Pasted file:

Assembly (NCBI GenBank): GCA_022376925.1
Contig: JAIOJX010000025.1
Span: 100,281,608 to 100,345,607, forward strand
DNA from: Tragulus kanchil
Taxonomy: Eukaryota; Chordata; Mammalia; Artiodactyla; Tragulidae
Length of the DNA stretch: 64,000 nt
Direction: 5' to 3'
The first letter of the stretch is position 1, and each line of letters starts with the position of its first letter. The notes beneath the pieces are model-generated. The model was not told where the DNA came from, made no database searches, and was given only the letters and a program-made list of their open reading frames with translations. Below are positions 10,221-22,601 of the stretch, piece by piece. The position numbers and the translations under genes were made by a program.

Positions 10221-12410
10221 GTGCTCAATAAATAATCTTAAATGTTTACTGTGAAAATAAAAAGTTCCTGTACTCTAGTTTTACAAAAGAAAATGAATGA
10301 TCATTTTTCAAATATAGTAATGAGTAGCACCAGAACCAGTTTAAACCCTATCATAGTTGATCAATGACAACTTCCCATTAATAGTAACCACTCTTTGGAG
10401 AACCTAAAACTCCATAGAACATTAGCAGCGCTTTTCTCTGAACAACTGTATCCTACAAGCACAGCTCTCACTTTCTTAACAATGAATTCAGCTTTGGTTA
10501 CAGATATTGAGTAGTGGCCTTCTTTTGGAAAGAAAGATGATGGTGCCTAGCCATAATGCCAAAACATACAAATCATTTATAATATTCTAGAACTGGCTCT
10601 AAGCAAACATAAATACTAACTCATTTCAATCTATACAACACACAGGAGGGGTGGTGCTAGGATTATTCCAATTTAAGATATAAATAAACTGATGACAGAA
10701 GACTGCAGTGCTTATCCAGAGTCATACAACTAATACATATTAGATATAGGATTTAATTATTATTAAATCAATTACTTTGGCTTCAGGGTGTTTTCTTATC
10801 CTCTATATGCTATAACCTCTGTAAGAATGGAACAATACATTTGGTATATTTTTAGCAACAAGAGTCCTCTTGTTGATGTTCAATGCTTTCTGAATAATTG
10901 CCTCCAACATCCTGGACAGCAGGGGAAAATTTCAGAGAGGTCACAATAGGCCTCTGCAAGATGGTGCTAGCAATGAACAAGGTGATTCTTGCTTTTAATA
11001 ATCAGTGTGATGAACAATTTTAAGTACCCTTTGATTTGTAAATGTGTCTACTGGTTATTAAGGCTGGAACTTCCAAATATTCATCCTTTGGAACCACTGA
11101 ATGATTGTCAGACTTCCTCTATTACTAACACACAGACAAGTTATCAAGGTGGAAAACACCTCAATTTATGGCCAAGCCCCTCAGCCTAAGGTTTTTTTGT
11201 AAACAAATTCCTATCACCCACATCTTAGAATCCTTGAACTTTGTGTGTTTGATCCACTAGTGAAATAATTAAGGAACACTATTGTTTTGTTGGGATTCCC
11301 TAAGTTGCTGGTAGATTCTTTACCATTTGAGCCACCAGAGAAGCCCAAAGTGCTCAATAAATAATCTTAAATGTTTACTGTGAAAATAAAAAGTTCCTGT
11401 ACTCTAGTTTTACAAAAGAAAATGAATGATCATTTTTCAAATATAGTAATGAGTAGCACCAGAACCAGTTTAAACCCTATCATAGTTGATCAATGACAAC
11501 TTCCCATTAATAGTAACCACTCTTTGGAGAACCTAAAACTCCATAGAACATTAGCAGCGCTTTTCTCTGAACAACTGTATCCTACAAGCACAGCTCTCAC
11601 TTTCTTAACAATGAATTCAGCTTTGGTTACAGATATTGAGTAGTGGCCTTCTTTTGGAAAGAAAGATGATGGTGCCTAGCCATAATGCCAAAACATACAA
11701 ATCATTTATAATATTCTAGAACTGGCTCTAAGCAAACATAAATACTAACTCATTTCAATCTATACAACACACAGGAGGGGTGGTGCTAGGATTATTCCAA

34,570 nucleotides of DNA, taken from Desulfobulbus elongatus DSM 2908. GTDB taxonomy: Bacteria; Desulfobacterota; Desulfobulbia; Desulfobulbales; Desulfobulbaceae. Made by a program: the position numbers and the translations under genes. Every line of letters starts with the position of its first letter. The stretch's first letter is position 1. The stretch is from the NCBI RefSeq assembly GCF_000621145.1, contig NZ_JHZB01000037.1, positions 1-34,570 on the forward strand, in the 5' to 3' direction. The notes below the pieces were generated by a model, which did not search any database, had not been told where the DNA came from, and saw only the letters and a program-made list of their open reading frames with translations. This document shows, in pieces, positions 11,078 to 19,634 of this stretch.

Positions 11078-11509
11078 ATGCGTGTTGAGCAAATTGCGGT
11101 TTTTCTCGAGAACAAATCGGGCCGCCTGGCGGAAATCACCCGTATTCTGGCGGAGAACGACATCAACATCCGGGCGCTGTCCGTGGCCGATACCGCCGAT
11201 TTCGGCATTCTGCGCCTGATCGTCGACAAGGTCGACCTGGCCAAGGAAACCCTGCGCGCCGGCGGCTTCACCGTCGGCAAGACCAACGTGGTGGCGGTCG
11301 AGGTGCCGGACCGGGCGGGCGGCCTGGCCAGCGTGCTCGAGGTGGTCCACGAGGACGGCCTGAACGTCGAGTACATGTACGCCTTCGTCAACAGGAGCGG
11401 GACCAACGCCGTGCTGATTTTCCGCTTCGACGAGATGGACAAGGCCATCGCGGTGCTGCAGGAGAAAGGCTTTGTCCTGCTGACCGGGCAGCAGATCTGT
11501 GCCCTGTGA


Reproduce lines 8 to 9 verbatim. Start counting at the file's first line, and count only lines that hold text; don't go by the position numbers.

The first letter of the stretch is position 1, and each line of letters starts with the position of its first letter. The notes beneath the pieces are model-generated. The model was not told where the DNA came from, made no database searches, and was given only the letters and a program-made list of their open reading frames with translations. Below are positions 10,221-22,601 of the stretch, piece by piece. The position numbers and the translations under genes were made by a program.

Positions 10221-12410